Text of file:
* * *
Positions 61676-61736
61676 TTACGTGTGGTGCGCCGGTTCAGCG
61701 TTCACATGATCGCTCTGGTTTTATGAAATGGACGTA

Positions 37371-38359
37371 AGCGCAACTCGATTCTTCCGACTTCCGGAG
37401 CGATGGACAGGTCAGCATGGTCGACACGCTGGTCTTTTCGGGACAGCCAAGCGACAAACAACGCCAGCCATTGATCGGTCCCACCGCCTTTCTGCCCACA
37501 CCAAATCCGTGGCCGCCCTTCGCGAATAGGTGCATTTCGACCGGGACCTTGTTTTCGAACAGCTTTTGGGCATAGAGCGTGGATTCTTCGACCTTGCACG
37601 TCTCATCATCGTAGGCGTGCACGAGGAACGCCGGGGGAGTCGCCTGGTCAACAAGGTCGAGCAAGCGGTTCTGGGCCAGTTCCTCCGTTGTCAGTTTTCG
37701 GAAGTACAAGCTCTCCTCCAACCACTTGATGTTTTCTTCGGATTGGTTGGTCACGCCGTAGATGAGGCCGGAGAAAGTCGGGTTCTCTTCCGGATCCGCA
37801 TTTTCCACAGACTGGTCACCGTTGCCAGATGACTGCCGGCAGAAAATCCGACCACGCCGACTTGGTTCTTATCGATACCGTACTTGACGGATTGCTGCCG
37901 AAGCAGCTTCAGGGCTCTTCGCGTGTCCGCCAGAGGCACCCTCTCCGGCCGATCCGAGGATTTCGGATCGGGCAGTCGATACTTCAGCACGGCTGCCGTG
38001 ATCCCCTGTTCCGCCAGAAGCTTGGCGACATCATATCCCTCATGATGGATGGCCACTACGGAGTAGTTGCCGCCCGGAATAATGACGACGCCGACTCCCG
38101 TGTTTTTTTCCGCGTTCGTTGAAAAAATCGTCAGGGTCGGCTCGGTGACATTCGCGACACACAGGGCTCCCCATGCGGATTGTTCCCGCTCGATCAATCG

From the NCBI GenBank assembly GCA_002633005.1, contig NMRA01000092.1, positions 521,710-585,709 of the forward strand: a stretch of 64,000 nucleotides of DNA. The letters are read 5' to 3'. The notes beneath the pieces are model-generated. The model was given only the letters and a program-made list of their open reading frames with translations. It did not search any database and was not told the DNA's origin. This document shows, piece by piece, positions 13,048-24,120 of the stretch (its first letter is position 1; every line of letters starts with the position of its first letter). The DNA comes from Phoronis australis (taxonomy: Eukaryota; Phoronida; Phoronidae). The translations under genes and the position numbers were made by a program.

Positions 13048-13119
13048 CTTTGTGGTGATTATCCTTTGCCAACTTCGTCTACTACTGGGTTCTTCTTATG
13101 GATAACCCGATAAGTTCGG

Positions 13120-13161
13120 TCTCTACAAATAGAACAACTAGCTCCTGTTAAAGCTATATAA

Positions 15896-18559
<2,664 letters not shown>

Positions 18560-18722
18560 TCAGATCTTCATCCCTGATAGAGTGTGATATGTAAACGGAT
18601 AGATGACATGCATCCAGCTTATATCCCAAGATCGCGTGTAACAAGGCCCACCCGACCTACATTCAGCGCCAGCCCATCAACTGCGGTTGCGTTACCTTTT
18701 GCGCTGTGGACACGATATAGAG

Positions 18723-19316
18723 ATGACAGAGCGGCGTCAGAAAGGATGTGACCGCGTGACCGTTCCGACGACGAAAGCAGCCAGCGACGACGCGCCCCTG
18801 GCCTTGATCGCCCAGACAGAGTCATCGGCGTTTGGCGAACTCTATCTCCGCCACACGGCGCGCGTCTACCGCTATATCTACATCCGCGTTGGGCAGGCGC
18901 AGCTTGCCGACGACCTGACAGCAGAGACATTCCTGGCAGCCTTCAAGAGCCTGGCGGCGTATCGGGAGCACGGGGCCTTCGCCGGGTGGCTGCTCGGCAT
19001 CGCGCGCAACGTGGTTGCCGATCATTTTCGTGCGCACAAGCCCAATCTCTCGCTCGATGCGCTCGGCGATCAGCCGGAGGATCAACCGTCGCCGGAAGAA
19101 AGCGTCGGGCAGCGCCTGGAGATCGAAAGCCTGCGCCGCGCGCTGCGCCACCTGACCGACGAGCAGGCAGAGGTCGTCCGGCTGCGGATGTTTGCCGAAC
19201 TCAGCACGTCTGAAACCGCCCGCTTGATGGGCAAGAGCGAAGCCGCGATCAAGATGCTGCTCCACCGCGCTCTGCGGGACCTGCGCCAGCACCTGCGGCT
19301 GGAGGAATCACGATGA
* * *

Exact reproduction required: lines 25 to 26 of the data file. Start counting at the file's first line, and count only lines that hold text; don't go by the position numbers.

18701 GCGCTGTGGACACGATATAGAG

Positions 18723-19316